Manage Microsoft 365 user accounts
You can manage Microsoft 365 user accounts in several different ways, depending on your configuration. You can manage user accounts in the Microsoft 365 admin center, PowerShell, in Active Directory Domain Services (AD DS), or in the Microsoft Entra admin center.
As soon as you purchase Microsoft 365, the Microsoft 365 admin center and PowerShell can be used to manage accounts. When managing cloud identities, every person in your organization has a separate user account name and password. If you want to integrate with your on-premises infrastructure and have user accounts synchronized with Microsoft 365, you can use Microsoft Entra Connect to provide synchronization of identities and passwords for single sign-on (SSO) functionality.
Plan for where and how you will manage your user accounts
Where and how you can manage your user accounts depends on the identity model you want to use for your Microsoft 365. The two overall models are cloud-only and hybrid.
You create and manage users in the Microsoft 365 admin center. You can also use PowerShell or the Microsoft Entra admin center.
User accounts are synchronized with Microsoft 365 from AD DS, so you must use on-premises AD DS tools to manage user accounts.
When deciding which way your organization will create and manage accounts, consider the following requirements:
The directory synchronization software needs to be installed on servers within your on-premises environment to connect the identities between Microsoft 365 and your AD DS.
Any directory synchronization option, including SSO options, requires that your AD DS attributes meet standards. The specifics of what attributes are used in your directory and what cleanup (if any) is needed are described in Prepare for directory synchronization to Microsoft 365.
Plan how you are going to create Microsoft 365 accounts.
The following table lists the different account management tools.
|Microsoft 365 admin center
||Add users individually or in bulk
Provides a simple web interface to add and change user accounts.
Can't be used to change users if directory synchronization is enabled (location and license assignment can be set).
Can't be used with SSO options.
||Manage Microsoft 365 with Windows PowerShell
Allows you to add users in bulk users by using a Windows PowerShell script.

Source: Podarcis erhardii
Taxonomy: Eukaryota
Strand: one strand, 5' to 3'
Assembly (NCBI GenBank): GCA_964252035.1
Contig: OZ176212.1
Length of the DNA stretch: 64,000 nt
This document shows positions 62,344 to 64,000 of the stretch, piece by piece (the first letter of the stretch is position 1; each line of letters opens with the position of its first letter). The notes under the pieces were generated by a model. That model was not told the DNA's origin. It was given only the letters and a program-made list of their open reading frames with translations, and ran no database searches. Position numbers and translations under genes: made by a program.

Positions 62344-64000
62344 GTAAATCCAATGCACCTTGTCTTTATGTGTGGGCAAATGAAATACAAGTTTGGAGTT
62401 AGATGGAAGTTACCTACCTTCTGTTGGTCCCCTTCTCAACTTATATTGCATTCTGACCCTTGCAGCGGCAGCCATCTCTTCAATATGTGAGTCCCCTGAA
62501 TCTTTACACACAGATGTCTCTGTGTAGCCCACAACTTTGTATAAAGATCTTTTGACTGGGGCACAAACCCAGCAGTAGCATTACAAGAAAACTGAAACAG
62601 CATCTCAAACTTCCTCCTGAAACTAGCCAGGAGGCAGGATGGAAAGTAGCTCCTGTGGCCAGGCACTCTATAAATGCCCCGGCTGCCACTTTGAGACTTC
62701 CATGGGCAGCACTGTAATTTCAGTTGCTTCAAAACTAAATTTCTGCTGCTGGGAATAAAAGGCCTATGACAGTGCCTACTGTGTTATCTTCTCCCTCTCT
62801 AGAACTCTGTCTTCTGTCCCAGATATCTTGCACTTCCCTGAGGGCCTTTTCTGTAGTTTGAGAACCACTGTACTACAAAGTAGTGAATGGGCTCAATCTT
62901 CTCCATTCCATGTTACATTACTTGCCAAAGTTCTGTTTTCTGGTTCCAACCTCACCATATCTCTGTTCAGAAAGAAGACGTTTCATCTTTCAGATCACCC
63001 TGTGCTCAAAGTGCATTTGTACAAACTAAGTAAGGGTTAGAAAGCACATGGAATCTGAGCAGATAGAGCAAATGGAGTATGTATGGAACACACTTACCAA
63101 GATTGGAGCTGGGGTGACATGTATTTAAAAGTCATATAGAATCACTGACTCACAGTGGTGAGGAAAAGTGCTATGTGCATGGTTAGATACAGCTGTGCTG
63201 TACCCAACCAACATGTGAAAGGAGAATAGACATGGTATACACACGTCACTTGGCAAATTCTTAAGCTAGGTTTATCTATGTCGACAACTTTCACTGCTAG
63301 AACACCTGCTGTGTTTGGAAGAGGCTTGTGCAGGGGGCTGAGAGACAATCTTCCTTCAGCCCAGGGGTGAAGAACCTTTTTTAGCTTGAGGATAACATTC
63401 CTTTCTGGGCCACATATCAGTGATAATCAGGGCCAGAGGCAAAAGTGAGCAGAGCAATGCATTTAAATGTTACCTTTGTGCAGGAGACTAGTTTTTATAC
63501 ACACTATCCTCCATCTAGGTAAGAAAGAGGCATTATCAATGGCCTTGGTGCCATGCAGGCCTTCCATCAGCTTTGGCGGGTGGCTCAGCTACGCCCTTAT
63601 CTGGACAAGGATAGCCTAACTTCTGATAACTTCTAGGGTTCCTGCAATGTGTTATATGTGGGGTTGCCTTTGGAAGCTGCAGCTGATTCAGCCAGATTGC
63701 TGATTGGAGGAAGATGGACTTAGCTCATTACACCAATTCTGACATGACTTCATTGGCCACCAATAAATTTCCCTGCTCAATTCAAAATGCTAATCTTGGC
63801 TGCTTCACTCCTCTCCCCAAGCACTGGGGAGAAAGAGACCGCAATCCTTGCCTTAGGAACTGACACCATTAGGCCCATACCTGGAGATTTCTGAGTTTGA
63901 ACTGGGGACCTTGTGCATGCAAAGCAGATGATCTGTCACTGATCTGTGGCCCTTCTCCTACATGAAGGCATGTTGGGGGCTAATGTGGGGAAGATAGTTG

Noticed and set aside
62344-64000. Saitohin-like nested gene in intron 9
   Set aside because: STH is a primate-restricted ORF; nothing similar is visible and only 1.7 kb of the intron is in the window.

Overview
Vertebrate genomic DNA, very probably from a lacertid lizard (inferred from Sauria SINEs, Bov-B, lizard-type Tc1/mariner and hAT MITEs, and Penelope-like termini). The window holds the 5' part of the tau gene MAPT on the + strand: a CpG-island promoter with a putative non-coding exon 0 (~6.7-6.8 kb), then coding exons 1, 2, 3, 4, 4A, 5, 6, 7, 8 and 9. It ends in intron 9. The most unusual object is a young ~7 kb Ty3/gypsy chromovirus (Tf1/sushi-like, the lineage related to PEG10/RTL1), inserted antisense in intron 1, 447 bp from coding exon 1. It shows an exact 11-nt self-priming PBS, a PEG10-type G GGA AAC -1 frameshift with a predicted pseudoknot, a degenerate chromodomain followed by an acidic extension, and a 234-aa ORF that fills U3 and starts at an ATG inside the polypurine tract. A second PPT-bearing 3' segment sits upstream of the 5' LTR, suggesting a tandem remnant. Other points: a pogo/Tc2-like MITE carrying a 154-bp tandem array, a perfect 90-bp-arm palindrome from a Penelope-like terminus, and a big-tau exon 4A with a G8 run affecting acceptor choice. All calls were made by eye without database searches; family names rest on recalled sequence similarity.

Can be used to assign location and licenses to accounts, regardless of how the accounts are created.
||Add several users at the same time
Allows you to import a CSV file to add a group of users to Microsoft 365.
Can't be used with SSO options.
|Microsoft Entra ID
||You get a free edition of Microsoft Entra ID with your Microsoft 365 subscription. You can perform functions like self-service password reset for cloud users, and customization of the Sign-in and Access Panel pages by using the free edition. To get enhanced functionality, you can upgrade to the basic edition, Microsoft Entra ID P1, or Microsoft Entra ID P2. See Microsoft Entra editions for the list of supported features.
||Integrating your on-premises identities with Microsoft Entra ID
For directory synchronization with or without password synchronization, use Microsoft Entra Connect with express settings.
For multiple forests and SSO options, use Custom Installation of Microsoft Entra Connect.
Provides the infrastructure that's necessary to enable SSO.
Required for many hybrid scenarios such as staged migration and hybrid Exchange
Synchronizes security and mail-enabled groups from your AD DS.
Regardless of how you intend to add the user accounts to Microsoft 365, you need to manage several account features, such as assigning licenses, specifying location, and so on. These features can be managed long-term from the Microsoft 365 admin center or you can also create user accounts with PowerShell.
If you choose to add and manage all your users through the admin center, you will specify the location and assign licenses at the same time as creating the Microsoft 365 account. As a result, not much planning is required.
Creating accounts in Microsoft 365 without assigning a license (to SharePoint Online, for example) means that the account owner can view the Microsoft 365 center but can't access any of the services within your company's subscription. After you assign a location and the license, the account is replicated to the service or services that you assigned. The user can sign in to their account and use the services that you assigned to them.